The End of Ideology?

I have spent most of adult life trying to figure out what makes American “progressives” think as they do. It is not an easy task.

Why, for example, would the counterculture protestors of the late 1960s and the 1970s, who postured proudly as champions of the working class, express contempt for hardhats and police officers? Why was the crowd that was fond of slogans about “doing your own thing” making excuses for tyrants such as Mao and Fidel Castro? Why was left-wing attorney William Kunstler lionized by the gentle people who went to San Francisco with flowers in their hair — as he rushed to the state prison at Attica in 1971 to defend the rioters who had brutally executed 11 of the 39 correctional officers they held as hostages?

By the 1980s, I thought I had worked my way through these brambles. It could all be explained, I thought, in Marxist terms. Not that I believed everyone on the Left was a “card-carrying” Communist, or actively reading and contemplating Marx. They didn’t have to study Marx. Marxism was in the air we breathed. There was no need for Jane Fonda and John Lennon to pore over Das Kapital to get their view of America and its place in the world. Slogans about world revolution and capitalist exploitation of the working class were everywhere, at student sit-ins and in the songs and films of the period.

That is why, for the leftists of that era, Mao and Fidel and Ho Chi Minh were admirable figures; they were viewed as the champions of the Third World in its struggle against expanding American capitalism. It is also why left-wing revolutionary groups at home, such as the Weather Underground and the Black Panthers, were portrayed as noble; they employed violence against the capitalist “establishment.” Redneck extremists in the Ku Klux Klan and skinhead groups did not receive the same consideration.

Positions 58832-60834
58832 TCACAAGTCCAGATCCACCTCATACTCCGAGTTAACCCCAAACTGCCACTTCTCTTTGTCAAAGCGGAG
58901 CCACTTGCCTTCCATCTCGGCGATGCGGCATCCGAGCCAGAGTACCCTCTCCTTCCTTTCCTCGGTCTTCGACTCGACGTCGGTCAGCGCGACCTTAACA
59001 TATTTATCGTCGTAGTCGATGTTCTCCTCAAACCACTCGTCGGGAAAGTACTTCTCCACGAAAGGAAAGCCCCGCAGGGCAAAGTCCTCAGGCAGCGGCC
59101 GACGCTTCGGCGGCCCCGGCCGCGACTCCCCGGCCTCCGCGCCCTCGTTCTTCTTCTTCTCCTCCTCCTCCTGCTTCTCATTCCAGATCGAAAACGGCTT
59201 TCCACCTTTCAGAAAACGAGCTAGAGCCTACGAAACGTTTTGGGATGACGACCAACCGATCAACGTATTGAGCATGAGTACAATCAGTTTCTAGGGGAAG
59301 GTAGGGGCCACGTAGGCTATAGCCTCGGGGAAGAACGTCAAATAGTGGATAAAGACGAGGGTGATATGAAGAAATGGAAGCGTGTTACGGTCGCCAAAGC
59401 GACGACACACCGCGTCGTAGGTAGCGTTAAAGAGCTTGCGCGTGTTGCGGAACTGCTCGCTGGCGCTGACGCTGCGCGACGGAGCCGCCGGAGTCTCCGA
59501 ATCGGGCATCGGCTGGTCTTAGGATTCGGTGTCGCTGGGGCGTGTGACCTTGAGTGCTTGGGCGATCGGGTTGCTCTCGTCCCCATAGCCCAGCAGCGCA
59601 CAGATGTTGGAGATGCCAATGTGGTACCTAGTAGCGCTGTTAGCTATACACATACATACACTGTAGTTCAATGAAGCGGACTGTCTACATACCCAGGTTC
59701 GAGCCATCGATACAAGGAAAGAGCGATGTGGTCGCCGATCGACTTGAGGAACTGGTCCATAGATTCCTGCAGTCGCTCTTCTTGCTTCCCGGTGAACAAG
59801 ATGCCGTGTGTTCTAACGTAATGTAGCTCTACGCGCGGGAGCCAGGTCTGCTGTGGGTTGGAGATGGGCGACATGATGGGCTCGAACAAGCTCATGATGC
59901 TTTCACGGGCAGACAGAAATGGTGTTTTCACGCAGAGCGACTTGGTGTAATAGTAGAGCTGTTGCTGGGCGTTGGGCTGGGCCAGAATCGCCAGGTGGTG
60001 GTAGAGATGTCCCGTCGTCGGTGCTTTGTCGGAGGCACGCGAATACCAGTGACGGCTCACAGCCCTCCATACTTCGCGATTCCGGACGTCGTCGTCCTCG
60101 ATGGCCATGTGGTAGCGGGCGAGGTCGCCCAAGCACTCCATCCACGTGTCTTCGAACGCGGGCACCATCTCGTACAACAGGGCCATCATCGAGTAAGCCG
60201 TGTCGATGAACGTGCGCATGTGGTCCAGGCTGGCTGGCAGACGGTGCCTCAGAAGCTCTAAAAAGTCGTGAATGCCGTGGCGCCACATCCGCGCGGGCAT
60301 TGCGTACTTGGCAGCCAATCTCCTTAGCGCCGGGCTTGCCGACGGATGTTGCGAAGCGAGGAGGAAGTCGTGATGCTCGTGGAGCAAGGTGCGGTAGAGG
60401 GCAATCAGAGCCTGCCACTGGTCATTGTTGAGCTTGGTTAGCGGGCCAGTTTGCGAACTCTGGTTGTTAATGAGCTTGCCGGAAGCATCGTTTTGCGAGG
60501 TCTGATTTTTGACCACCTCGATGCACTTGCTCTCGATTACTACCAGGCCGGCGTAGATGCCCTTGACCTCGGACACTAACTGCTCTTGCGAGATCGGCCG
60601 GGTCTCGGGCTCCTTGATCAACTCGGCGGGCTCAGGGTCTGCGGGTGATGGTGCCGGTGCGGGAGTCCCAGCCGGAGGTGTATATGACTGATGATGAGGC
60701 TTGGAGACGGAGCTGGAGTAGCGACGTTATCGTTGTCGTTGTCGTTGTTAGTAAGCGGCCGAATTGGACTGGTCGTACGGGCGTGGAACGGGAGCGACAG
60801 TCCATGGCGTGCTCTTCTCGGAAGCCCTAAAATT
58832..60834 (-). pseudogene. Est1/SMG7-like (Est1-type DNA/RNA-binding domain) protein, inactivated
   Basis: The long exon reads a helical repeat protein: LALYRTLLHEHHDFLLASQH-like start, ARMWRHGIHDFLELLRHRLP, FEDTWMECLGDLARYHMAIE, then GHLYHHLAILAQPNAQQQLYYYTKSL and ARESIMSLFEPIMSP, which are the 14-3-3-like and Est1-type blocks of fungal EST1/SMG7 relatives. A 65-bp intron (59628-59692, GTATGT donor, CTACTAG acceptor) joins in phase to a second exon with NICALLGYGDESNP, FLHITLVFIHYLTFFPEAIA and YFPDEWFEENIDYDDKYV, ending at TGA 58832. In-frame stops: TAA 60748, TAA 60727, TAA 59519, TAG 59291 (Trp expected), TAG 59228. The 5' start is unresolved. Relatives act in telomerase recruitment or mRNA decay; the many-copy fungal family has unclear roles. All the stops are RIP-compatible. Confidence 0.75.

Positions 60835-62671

I got to the point where I was confident I could predict what left-wing intellectuals and politicians would say about an issue even before they rushed to the microphones for a press conference. Nowadays I am not so certain. Something has changed. The ideological framework seems shattered. The brouhaha over Yale’s decision to admit Sayed Rahmatullah Hashemi, a former ambassador-at-large of the Afghan Taliban, is as good a case as any to illustrate the point.

No one would be surprised if Hashemi were a Venezuelan student who championed the socialist policies of Hugo Chavez. In that case, we would know what the authorities at Yale mean by their statement that his admission fits into Yale’s belief that “universities are places that must strive to increase understanding, especially of the most difficult issues that face the nation and the world.” But the Taliban is not a movement of the Left. It is authoritarian and rooted in religious belief, sexist and hostile to the goals of the homosexual revolution. Yale would not have opened itself to a student who represented a German neo-Nazi group or a follower of Jean LePen’s National Front in order to “increase understanding” of “difficult issues.” Why then the Taliban?